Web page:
BYOB in Boston restaurants? Not so fast.
Skepticism greeted a proposal introduced Wednesday in the City Council that would allow diners to “bring your own bottle” of beer or wine to small restaurants.
City Councilor Ayanna Pressley previously championed expanding the number of liquor licenses in Boston, citing it as an economic development tool for underserved neighborhoods. But Pressley spoke critically Wednesday of the BYOB proposal, articulating a litany of concerns.
Addressing her colleagues in the City Council chamber, Pressley suggested that BYOB could create a two-tiered system in which liquor licenses remained in more affluent neighborhoods and BYOB would be relegated to Dorchester, Hyde Park, Mattapan, and Roxbury.
Pressley said she had concerns about how BYOB would be regulated, and feared the practice would lower the cost of dining and, consequently, reduce tips for wait staff.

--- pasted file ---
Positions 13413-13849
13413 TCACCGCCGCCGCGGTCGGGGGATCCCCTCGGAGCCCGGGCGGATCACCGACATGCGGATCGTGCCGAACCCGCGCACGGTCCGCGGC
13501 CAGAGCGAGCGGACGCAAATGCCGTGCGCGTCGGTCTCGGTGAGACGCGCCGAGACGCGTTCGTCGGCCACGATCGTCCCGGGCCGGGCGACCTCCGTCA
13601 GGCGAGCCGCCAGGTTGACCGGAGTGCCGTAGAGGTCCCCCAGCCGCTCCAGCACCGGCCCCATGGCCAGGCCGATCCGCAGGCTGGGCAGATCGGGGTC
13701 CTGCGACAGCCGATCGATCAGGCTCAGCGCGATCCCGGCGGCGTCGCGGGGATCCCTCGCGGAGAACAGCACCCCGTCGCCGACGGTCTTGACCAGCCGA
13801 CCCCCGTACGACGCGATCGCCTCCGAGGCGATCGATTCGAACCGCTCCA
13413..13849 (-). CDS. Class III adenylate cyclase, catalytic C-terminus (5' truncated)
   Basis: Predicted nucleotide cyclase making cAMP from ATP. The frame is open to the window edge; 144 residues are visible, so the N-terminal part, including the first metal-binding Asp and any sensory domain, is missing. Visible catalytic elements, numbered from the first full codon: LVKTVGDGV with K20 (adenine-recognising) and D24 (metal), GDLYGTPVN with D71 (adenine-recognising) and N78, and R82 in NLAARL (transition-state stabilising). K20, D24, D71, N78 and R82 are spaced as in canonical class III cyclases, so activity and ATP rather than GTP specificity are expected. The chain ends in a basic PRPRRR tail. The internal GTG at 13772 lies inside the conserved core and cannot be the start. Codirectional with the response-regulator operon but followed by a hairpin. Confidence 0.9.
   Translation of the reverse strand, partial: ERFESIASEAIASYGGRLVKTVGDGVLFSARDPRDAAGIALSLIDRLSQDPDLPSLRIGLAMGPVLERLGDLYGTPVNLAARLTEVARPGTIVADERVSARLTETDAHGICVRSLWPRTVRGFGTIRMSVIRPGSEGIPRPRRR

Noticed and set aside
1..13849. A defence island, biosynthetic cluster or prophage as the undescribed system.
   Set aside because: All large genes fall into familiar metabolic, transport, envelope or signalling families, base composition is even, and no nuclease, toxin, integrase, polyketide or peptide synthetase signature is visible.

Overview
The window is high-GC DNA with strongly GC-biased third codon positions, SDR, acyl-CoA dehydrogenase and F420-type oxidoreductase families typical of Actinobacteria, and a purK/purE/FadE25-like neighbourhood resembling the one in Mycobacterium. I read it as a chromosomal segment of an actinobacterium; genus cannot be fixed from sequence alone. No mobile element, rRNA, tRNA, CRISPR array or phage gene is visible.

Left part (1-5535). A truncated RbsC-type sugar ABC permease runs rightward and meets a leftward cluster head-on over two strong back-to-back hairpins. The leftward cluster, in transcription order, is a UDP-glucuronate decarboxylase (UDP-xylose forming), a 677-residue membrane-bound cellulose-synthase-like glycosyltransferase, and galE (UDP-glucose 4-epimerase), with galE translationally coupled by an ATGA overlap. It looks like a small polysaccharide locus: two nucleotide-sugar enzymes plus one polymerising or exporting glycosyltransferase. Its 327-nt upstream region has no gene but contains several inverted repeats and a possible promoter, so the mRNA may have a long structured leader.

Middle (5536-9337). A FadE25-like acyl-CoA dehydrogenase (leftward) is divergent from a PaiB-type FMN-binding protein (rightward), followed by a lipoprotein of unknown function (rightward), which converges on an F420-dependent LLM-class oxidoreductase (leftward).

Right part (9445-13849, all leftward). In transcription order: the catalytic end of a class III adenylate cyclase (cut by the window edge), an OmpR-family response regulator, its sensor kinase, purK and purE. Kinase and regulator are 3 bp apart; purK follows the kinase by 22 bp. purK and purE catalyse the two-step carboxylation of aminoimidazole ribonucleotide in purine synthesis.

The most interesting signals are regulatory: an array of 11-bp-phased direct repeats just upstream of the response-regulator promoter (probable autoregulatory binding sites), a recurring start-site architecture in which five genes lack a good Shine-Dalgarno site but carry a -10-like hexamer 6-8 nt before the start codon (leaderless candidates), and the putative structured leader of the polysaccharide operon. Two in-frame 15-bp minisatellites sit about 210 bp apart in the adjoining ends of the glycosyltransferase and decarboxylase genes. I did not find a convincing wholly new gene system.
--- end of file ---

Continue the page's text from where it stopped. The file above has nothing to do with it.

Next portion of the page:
City Council President Bill Linehan also expressed concern that BYOB could hurt established restaurateurs who invest in liquor licenses, which cost up to $75,000 for wine and beer, and $375,000 for a full bar.
Other councilors endorsed the measure, which was referred to the Government Operations Committee. It will be the subject of a yet-to-be-scheduled public hearing.
City Councilors Michelle Wu and Stephen Murphy proposed the initiative. The goal, they said, is to encourage the growth of small restaurants in neighborhoods that do not have vibrant dining scenes.
The BYOB phenomenon has flourished in other cities, including Philadelphia and Chicago, and was recently adopted in Brookline. BYOB establishments have operated successfully alongside restaurants with liquor licenses.
Proponents say BYOB makes it easier for budding chefs to open neighborhood spots. But the BYOB idea could spark a backlash from established restaurateurs who make significant investments in liquor licenses.
The measure would need the approval of the City Council and the signature of Mayor Martin J. Walsh. In an interview last week with the Globe, Walsh expressed skepticism about BYOB but said he was “open to the idea.”